The Constitution gives the power to lay and collect taxes to Congress--and only to Congress.  The Sixteenth Amendment gave Congress the power (formerly denied it by Art. I, sec. 9, cl. 4) to impose proportional income taxes on individuals, but it did not change the fundamental principle that only Congress may lay and collect Federal taxes. Neither did it change in any way the requirement of Art. I, sec. 7, cl. 1, that all bills for raising revenue must originate in the House of Representatives and be concurred in by the Senate.  So bills setting tax rates are to originate in the House, also pass the Senate, and be signed by the President or enacted by Congress over his veto. (Art. I, sec. 7, Cl. 3).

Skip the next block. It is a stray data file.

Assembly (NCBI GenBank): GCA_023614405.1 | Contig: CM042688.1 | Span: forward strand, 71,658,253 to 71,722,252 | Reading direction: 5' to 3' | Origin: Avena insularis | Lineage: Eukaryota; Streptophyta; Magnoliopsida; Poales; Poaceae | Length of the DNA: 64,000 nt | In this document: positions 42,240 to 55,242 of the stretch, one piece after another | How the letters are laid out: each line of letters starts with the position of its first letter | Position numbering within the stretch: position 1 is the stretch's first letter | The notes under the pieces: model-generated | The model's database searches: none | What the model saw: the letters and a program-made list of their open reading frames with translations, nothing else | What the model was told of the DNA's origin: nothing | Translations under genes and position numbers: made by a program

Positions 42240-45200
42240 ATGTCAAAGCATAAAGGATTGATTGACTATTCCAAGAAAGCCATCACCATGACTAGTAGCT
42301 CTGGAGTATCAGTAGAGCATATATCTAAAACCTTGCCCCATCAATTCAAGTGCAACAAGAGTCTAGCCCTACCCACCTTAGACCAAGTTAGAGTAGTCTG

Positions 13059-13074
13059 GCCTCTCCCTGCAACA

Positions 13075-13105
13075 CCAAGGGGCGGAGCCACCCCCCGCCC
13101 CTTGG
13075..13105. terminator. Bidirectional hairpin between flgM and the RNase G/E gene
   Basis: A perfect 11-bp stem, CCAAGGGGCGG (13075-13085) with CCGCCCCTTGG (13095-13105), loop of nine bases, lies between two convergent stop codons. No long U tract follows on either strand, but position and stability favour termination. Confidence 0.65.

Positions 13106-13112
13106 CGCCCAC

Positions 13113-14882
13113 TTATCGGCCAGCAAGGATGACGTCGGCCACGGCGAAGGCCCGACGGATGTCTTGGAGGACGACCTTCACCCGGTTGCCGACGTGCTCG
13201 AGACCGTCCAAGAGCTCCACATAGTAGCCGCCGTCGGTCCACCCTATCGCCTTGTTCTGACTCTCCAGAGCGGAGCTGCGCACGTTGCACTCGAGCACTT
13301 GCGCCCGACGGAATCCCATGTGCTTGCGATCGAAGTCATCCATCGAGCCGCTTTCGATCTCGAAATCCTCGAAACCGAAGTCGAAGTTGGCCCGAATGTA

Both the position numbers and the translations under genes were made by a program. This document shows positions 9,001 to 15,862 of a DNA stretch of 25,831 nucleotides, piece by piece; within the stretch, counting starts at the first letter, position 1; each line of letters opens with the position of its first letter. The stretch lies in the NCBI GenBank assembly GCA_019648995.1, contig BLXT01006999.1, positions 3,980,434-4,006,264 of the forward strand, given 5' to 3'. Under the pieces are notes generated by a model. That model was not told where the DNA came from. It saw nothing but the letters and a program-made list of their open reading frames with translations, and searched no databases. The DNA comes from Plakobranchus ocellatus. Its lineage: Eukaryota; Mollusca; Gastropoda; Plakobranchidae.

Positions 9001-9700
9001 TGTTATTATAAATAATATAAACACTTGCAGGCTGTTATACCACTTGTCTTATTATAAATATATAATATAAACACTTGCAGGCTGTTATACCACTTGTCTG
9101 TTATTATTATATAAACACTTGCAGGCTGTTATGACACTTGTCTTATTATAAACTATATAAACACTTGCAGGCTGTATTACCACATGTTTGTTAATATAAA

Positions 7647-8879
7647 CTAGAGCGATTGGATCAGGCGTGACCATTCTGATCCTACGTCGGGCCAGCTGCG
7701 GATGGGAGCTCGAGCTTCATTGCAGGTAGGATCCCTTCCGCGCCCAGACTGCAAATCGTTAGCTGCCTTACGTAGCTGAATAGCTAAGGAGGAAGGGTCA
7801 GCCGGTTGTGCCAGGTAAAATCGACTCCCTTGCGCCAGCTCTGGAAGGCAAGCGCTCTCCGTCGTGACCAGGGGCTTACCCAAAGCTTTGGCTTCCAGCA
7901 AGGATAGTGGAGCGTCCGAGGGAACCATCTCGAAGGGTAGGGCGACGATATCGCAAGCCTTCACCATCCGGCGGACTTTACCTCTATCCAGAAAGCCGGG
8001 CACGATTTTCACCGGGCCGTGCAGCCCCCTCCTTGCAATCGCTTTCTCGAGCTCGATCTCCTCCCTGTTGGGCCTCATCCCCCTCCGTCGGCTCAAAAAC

Congress has in the past on several occasions attempted to delegate some of its Constitutional powers to the Executive Branch, and been rebuked by the Supreme Court for attempting to do so.  Perhaps most relevant to this discussion is the Supreme Court's opinion in Clinton v. City of New York, 524 U.S. 417 (1998), in which the Court invalidated the Line Item Veto Act--which directly involved Congress' powers to raise and spend money--as impermissibly delegating Congressional powers to the President.

If Congress may not delegate a part of its power to spend tax revenues to the President, it seems inconceivable that the courts would permit it to delegate a part of both its taxing and spending power to private corporations that are not subject to the will of the electorate at all.  (Remember the great slogan of the Revolution: "Taxation without representation is tyranny!")